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I am writing some code to implement a deep copy of an object.

Here is my code:

//---------------------------------------------------------------------------

#pragma hdrstop

#include <tchar.h>
#include <string>
#include <iostream>
#include <sstream>
#include <conio.h>

using namespace std;

//---------------------------------------------------------------------------

class Wheel
{
public:
    Wheel() : pressure(32)
    {
        ptrSize = new int(30);
    }
    Wheel(int s, int p) : pressure(p)
    {
        ptrSize = new int(s);
    }
    ~Wheel()
    {
        delete ptrSize;
    }
    void pump(int amount)
    {
        pressure += amount;
    }
    int getSize()
    {
        return *ptrSize;
    }
    int getPressure()
    {
        return pressure;
    }
private:
    int *ptrSize;
    int pressure;
};

class RacingCar
{
public:
    RacingCar()
    {
        speed = 0;
        *carWheels = new Wheel[4];
    }
    RacingCar(int s)
    {
        speed = s;
    }
    RacingCar(RacingCar &oldObject)
    {
        for ( int i = 0; i < sizeof(carWheels)/sizeof(carWheels[0]); ++i)
        {
            Wheel oldObjectWheel = oldObject.getWheel(i);
            carWheels[i]=new Wheel(oldObjectWheel.getSize(),oldObjectWheel.getPressure());
        }
    }
    void Accelerate()
    {
        speed = speed + 10;
    }
    Wheel getWheel(int id)
    {
        return *carWheels[id];
    }
    void printDetails()
    {
        cout << carWheels[0];
        cout << carWheels[1];
        cout << carWheels[2];
        cout << carWheels[3];
    }
private:
    int speed;
    Wheel *carWheels[4];
};

#pragma argsused
int _tmain(int argc, _TCHAR* argv[])
{

RacingCar testCar;
testCar.printDetails();

RacingCar newCar = testCar;
newCar.printDetails();

getch();
return 0;
}
//---------------------------------------------------------------------------

For some reason, my C++ builder crashes after compiling this code. Is there anything above that is not correct that would cause this to crash. There is no compile error, the program just crashes.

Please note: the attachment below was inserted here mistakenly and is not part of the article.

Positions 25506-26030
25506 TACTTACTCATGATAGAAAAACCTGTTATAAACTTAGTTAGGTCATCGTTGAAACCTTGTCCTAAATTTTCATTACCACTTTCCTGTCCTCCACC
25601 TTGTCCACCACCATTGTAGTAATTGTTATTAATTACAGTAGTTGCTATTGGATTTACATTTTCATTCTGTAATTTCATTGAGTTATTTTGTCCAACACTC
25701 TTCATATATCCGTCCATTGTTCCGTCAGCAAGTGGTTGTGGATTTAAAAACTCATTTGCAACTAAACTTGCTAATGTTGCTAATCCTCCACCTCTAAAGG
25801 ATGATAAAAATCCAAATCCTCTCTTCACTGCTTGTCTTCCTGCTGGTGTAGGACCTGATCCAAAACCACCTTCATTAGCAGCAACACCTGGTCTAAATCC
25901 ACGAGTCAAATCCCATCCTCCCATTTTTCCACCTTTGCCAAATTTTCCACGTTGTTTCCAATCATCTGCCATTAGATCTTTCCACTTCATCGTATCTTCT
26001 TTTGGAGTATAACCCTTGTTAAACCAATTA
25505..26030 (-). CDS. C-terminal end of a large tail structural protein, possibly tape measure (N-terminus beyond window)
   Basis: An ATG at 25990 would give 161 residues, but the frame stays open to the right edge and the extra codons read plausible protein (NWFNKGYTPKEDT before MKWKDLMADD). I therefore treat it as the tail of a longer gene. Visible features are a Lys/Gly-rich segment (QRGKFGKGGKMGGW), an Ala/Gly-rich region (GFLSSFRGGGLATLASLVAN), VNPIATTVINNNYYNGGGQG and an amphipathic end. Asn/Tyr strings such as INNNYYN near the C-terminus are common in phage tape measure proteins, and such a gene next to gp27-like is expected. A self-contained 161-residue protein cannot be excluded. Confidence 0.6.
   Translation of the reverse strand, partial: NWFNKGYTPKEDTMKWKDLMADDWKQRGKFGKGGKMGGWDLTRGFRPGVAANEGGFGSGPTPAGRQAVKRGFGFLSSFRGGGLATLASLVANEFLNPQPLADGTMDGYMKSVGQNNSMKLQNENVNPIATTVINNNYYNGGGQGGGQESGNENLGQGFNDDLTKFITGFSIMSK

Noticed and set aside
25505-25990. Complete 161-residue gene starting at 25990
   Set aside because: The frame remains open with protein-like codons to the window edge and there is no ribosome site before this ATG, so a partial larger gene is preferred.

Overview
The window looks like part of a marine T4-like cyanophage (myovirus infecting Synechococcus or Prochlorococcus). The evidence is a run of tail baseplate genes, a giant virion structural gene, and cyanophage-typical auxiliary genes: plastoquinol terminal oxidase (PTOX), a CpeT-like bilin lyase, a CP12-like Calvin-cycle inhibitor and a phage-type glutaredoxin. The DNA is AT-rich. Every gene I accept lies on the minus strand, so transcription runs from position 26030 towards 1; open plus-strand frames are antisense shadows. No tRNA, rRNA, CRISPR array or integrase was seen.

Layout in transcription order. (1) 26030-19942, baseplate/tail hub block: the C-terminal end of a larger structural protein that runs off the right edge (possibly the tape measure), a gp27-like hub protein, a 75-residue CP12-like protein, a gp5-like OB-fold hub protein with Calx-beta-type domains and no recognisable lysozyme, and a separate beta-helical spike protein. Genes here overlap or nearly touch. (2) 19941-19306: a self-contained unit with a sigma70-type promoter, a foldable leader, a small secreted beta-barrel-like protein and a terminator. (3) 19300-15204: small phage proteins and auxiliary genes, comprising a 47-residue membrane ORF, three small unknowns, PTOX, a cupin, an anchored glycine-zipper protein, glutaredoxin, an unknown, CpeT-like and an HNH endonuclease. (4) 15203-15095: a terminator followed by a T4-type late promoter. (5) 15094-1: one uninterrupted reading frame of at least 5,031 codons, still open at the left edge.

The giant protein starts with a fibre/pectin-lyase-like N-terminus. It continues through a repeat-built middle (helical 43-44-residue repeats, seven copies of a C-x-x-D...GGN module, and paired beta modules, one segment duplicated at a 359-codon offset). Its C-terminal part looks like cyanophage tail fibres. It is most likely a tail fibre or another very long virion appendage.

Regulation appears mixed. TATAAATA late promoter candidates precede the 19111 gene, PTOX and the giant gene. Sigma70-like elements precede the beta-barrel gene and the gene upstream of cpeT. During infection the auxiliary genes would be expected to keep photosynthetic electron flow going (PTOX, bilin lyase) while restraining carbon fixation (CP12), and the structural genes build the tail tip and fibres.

share|improve this question
1  
Use a debugger, downvoted for lack of research effort until you do this. –  AAA Aug 29 '12 at 14:26
1  
Why are you making an array of 4 pointers in the class, allocating 4 new Wheels for the first one in your constructor, and then iterating over the initial 4? Just use std::array<Wheel, 4> if you always want four wheels. No need for dynamic allocation anywhere. –  chris Aug 29 '12 at 14:28
    
You have no copy c-tor and assignment operator for Wheel class, that's incorrect in most cases, if you use pointers. Why not use std::vector, if you write on C++? –  ForEveR Aug 29 '12 at 14:31
    
ptrSize looks like a prime candidate to be just a plain old int as well. –  chris Aug 29 '12 at 14:33

2 Answers 2

up vote 2 down vote accepted

The problem is:

Wheel *carWheels[4];

and

*carWheels = new Wheel[4];

this only allocates 4 Wheels for carWheels[0]. Along with

return *carWheels[id];

If id is not 0, this will lead to undefined behavior because, as previously stated, only the first element is a valid pointer.

Besides this, the code is horrible. Avoid raw pointers. There are much better alternatives in C++. Use std::vector or std::array where you'd use a C-array, and smart pointers where you'd use raw ones.

share|improve this answer
1  
+1 for "the code is horrible". –  mfontanini Aug 29 '12 at 14:37

Generally in my experience, if my compiler/tool crashes, I'm probably doing something so wrong that it never even occurred to the compiler writers to check for it.

The best way to track down such things is to comment out code until it works again, then slowly bring stuff back in until you find the offending part.

As a design note, I'd say that if it were me, I'd implement a copy constructor for Wheel as well, rather than having to write a complex deep copy constructor for classes like RacingCar that use it.

share|improve this answer
1  
I'd say at least finding out where it is by using the debugger is much faster. The day I made the transition from one to the other was a good day. –  chris Aug 29 '12 at 14:31
1  
@chris - How's he supposed to do that, if the compiler is crashing? Debug the compiler? –  T.E.D. Aug 29 '12 at 14:35
1  
Oh, I didn't notice the part about the compiler crashing. I highly doubt that's what's actually meant, though. I suspect it's just the program crashing because of the wrong pointer usage. –  chris Aug 29 '12 at 15:05
    
@chris - I don't think you read the last paragraph (after the code, so easy to miss) in the OQ. He makes it pretty clear that its his builder tool crashing, not his actual program. –  T.E.D. Aug 29 '12 at 15:27
    
I read it, but it seems more likely that it's a case of miswording it than that crashing rather than the program being compiled. –  chris Aug 29 '12 at 15:36

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